By David Cederstrom
Chronicle Staff Writer
“We need a better navigation system” to deal with tick-borne diseases such as Lyme, Dr. Ronald Stram told a crowd of about 60 people at SUNY Adirondack on Nov. 14. The topic of the talk was “From Tick Bite to Chronic Lyme Disease: A Better GPS to Bring Us to a Healthier Destination.”
Dr. Stram, who is board-certified in emergency medicine, founded the Stram Center for Integrative Medicine in Delmar.
Some of what he said was not encouraging. He said newer studies show that a tick biting a human can transmit Lyme bacteria, Borrelia burgdorferi, in less than four hours, contrary to the established medical guidelines that say it takes 24 to 36 hours.
He recommended aggressive antibiotic treatment for a month for any case in which a tick has been attached to a person for more than three hours, and possibly longer treatment using more than one type of antibiotic if symptoms do not improve. He said that relapses are frequent with shorter-term antibiotic treatment.
“We have to get over the current established guidelines for treatment, that don’t work,” Dr. Stram said.
He told the attendees, “This talk is geared for you, to give information back to your health care providers….Your mission, if you accept it, is to go out and inform.” Dr. Stram said the Lyme bacteria “is really a very advanced organism,” capable of shifting between spiral and L-form shapes, encysting itself, living deep in tissues and joints where many antibiotics don’t reach, living inside cells, and producing biofilms (a slimy layer that can protect the bacteria). He said the different forms require different antibiotics.
Co-infections by other tick-borne diseases such as Babesia or Bartonella (“cat- scratch fever”) can also be present, further complicating treatment, he said.
Lyme bacteria actually tend to be present in relatively small numbers and reproduce slowly, but they produce large amounts of debris in the form of sugar proteins, fats, and DNA, Dr. Stram said.
“Right now, we can’t change the beginning [of contracting Lyme disease], but what we can do is change the ending,” Dr. Stram said.
At the Stram Center, he said, “our approach is a whole-system, whole-person approach, and this means not only do we utilize judicious and sometimes prolonged and variable antibiotic therapies, and herbal and vitamin supplements, but we also include lifestyle modification, nutrition, and complementary treatments such as acupuncture and massage to assist you in your care.”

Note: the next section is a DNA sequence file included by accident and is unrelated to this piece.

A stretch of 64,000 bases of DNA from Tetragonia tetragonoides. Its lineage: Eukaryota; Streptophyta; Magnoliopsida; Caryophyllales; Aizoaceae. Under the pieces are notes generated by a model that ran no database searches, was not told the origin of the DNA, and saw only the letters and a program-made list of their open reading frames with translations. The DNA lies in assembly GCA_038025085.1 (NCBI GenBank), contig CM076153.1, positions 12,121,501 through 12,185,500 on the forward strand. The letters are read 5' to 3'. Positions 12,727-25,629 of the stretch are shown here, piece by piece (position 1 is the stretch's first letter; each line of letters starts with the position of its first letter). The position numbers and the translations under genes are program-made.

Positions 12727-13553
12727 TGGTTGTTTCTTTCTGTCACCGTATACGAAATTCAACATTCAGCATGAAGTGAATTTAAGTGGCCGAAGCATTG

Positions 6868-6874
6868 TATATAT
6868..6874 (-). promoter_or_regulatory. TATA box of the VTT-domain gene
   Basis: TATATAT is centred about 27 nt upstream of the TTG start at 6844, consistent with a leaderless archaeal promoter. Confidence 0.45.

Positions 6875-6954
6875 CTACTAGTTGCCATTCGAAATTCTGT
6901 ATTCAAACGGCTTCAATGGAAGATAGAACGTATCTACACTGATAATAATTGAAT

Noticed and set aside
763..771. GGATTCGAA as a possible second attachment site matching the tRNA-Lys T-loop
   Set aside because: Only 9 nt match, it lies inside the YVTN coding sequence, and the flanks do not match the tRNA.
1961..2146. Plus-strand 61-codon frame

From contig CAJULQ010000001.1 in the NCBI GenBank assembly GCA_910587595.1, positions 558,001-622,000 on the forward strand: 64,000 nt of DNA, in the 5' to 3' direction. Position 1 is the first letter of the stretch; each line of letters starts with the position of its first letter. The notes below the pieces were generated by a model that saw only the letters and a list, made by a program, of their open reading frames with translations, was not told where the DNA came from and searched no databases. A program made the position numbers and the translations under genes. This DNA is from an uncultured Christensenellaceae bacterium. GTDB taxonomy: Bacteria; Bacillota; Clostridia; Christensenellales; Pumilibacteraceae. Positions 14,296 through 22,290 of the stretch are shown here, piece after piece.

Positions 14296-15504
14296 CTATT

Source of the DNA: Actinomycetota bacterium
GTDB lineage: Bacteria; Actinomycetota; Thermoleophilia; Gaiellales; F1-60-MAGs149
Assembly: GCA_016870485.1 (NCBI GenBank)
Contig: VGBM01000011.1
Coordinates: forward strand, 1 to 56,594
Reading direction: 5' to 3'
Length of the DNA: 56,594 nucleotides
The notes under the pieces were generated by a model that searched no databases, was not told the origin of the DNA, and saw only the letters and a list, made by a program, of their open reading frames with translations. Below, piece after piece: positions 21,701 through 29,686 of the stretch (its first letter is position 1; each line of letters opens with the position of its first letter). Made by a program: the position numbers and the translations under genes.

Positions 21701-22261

Dr. Stram said, based on their clinical experience, “this integrated approach, we believe, has the most effective outcomes.”
Dr. Stram said that a majority of sufferers do not remember getting a tick bite, and less than one third get the skin rash associated with Lyme disease.
“The ELISA test alone does not meet the criteria” of the Center for Disease Control, Dr. Stram said. He said it’s only about 30% accurate. He asked, what would you think if your mechanic told you he could test your car to see if it needed a new engine, but the test was only 30% accurate?
The Western Blot test is better, but is still only about 50% accurate, he said, calling it “a coin toss.”
A close look at the patient’s history, such as chronic fatigue and a myriad of symptoms that can come and go and change over time, is essential for diagnosis, Dr. Stram said.
A new “Advanced Care” blood test directly detects Lyme bacteria, but it’s not yet approved in New York State, Dr. Stram said. It also costs about $600, requires three or four blood test vials of blood, and results can take two months or longer, he added.
Asked about the safety of long-term antibiotic use, Dr. Stram said they can be used a year or even more, but in his practice it would be done in conjunction with a strictly controlled diet and judicious use of probiotics, which restore the population of beneficial bacteria that naturally occur in the digestive tract.
The diet would rely heavily on fruits, nuts, and vegetables, with very little meat and no processed foods, he said.
Copyright November 21, 2012, Lone Oak Publishing Co., Inc. All rights reserved.